Kappa or Lambda Myeloma Testing. Is there a Difference?
Every myeloma patient has immunoglobulin tests run to watch their kappa, lambda and kappa/lambda ratio numbers. It's one of the most important labs to watch if you are a myeloma patient.
Immunoglobulins are antibodies that fight infection. In myeloma, one of these antibodies grows out of control. The Y shaped antibodies have both a heavy chain (blue part) and a light chain (red part).
Researchers at the Medical College of Georgia at Augusta University identified that to more accurately diagnose and monitor myeloma, that the kappa and lambda numbers should be evaluated differently.
In a healthy individual, there are simply more kappa light chains than lambda - actually 4x more. So without weighting for this increase, lambda-associated myeloma can be missed. In a recent article in Science Daily, the investigators stated:
"You have to have specific criteria for each because they don't behave equally," says Dr. Gurmukh Singh, vice chair of clinical affairs for the Department of Pathology at the Medical College of Georgia at Augusta University. The Walter L. Shepheard Chair in Clinical Pathology at MCG is corresponding author of the study in the journal Laboratory Medicine.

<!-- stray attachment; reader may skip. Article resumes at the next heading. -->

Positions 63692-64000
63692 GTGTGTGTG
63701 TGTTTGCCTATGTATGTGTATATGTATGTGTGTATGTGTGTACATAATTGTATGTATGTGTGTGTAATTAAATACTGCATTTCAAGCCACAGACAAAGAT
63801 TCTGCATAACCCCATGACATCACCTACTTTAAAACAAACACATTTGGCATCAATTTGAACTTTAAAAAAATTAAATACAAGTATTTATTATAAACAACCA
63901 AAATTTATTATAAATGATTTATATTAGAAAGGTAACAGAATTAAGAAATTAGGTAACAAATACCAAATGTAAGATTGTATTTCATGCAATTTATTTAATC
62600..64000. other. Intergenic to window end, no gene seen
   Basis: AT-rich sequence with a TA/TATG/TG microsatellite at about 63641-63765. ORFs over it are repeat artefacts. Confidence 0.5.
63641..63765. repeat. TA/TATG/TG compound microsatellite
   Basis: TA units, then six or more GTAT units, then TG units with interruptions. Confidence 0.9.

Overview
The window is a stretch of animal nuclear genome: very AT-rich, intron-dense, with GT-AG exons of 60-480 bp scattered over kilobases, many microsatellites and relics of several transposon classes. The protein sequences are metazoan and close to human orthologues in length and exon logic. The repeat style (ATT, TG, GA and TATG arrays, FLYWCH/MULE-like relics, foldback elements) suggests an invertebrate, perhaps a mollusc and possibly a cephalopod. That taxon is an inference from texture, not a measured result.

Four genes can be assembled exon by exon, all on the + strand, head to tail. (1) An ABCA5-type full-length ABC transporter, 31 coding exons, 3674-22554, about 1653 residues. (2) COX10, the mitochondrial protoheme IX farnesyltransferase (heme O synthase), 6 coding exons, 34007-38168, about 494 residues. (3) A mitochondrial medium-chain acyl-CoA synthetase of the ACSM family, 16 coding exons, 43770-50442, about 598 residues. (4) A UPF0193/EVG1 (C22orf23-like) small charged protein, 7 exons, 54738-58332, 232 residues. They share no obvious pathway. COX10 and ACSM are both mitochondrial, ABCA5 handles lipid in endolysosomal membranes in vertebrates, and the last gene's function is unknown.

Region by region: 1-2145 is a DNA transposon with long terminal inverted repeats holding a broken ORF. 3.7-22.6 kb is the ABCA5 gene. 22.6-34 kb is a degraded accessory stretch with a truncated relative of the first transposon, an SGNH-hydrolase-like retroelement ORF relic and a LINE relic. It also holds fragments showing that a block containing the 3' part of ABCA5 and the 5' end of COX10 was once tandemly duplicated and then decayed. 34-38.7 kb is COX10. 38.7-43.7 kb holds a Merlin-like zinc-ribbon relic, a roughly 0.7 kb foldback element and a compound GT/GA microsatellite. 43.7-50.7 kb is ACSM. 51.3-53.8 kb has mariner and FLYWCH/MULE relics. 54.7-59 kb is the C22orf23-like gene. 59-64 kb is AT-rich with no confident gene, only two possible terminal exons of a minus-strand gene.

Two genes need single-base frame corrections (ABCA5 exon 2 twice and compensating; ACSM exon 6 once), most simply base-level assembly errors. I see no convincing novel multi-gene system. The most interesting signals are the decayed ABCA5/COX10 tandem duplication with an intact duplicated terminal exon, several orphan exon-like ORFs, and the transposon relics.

"They both go up but kappa goes up a whole lot more," says Dr. Won Sok Lee, MCG pathology resident and the study's coauthor.
This means that a myeloma diagnosis can be missed in 30% of patients and another 36% of patients can have a false positive.
Doctors look at blood and urine for the light chains to watch for an increase in kappa or lambda and the ratio between the two. But when light chains go up for myeloma patients, they go further up for those with kappa-associated lesions. So the higher increase in kappa light chains may be throwing the ratio off.
For example, if a patient had lambda myeloma, the kappa light chain (even though it was the "uninvolved" light chain) was present at twice the concentration.
"What we are saying - and what our data shows - is this criterion is not uniformly applicable to people who have kappa or lambda lesions," Singh says. "We need to have different diagnostic criteria for kappa and lambda-associated disorders."
All these variabilities mean some patients, particularly those with the less common lambda chain-associated lesions, could go undiagnosed, Lee says.
The authors want the International Myeloma Working Group to create criteria that reflects the difference. Singh and Lee want doctors to examine both the urine and blood. Current testing favors the blood test which can miss lambda-related conditions.